Among Loewy’s designs were the Shell, turning Esso into Exxon, TWA and the former BP logos, the Greyhound Scenicruiser bus, Coca-Cola vending machines, the Lucky Strike package, Coldspot refrigerators, the Studebaker Avanti and Champion, and the Air Force One livery. He was involved with numerous railroad designs, including the Pennsylvania Railroad GG1 and S-1 locomotives, the color scheme and Eagle motif for the first streamliners of the Missouri Pacific Railroad and a number of lesser known color scheme and car interior designs for other railroads. Raymond Loewy’s career spanned seven decades.
Loewy’s popular design for the Lawn Chef Portable Grill revolutionized outdoor cooking and greatly enhanced the leisure time of the American family of the 1950s.
Raymond Loewy’s Lawn Chef Portable Grill (1950) was photographed at MOMA in NYC, where it is on currently view on the 3rd Floor, in the Architecture and Design Lobby.
Vivian Beer’s Anchored Candy Chair may remind you of a stiletto-heeled shoe, or perhaps the sleek styling of a sports car. By fusing such gendered images, Beer highlights both the obvious differences and the more subtle overlap between masculine and feminine consumer forms.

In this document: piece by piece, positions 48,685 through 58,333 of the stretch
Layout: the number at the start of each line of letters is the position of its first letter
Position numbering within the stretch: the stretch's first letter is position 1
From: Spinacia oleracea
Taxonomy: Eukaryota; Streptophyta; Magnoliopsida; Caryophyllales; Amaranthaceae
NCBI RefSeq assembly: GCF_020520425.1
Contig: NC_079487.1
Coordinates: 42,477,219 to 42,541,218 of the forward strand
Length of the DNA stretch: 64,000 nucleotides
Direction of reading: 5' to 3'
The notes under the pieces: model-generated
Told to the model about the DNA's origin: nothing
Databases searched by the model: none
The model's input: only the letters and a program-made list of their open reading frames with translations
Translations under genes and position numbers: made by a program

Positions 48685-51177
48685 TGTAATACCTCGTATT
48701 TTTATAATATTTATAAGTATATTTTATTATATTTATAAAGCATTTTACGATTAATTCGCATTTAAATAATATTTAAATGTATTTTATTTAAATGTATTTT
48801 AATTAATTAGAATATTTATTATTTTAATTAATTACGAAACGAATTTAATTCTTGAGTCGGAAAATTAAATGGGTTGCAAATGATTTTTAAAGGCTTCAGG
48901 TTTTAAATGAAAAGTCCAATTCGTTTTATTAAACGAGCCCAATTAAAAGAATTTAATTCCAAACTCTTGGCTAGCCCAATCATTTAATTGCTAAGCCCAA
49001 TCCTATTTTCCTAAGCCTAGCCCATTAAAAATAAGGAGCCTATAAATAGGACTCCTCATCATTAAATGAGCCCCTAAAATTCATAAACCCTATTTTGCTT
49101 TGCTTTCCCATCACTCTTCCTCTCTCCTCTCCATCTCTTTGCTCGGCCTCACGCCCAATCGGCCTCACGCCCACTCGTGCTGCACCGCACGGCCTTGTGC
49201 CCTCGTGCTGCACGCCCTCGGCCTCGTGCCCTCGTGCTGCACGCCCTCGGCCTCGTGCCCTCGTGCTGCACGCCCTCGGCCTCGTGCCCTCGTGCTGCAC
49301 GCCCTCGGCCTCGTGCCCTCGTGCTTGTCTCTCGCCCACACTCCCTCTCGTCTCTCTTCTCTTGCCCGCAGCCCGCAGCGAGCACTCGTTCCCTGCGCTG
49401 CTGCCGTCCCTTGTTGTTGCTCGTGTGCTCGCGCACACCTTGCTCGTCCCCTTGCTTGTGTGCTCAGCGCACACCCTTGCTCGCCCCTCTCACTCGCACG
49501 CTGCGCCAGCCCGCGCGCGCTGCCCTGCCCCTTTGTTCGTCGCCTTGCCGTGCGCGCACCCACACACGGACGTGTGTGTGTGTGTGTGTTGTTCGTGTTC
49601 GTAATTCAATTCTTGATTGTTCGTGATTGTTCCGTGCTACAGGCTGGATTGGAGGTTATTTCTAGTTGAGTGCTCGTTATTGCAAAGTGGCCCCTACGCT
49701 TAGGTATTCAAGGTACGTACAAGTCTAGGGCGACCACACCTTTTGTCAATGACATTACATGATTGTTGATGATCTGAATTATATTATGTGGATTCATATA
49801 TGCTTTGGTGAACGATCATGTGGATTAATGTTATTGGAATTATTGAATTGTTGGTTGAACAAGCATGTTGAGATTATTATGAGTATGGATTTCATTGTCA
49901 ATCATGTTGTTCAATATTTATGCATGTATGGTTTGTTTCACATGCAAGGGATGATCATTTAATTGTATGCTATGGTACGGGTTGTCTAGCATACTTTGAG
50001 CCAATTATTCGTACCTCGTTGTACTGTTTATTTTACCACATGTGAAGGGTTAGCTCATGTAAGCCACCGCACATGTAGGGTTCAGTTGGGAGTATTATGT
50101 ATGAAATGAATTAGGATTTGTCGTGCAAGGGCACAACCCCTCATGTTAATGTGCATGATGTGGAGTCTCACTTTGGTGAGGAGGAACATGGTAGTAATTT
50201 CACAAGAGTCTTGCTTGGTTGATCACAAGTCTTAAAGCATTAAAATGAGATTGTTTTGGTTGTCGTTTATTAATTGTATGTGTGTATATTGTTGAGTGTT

The red Tuffet seat is the first in a new series inspired by the pieces of industrial scrap metal left over from laser cutting. Beer replicated the cut out look of these fragments on a computer, adapting a pattern from a screen by the Art Deco metalsmith Edgar Brandt (1880 – 1960).
Like many women in the historical section of the Pathmakers exhibit, Beer studied at the Cranbrook Academy of Art in Michigan, which continues to be a center for creative innovation across all disciplines.
Since receiving her MFA in 2004, Beer has become well known for her use of industrial materials such as steel and concrete to create sensuously curved seating.
Vivian Beer’s Anchored Candy Chair is part of the Exhibit Pathmakers: Women in Art, Craft and Design, Midcentury and Today, at the Museum of Arts and Design, Located at 2 Columbus Circle, NYC, Through September 30th, 2015.
Skyscraper Step Table, 1927 (Photo By Gail)
The magazine Good Furniture commented in 1927 that Paul T. Frankl (1886 – 1958), “has developed one feature that is absolutely unique. This is the now somewhat celebrated skyscraper type of furniture, which is as American and as New Yorkish as Fifth Avenue itself.” Indeed, what could be more American and modern than furniture based on the uniquely American contribution to architecture – The skyscraper. Frankl was creating furniture of this type by 1925, thereby making him one of the first modern designers of American decorative arts.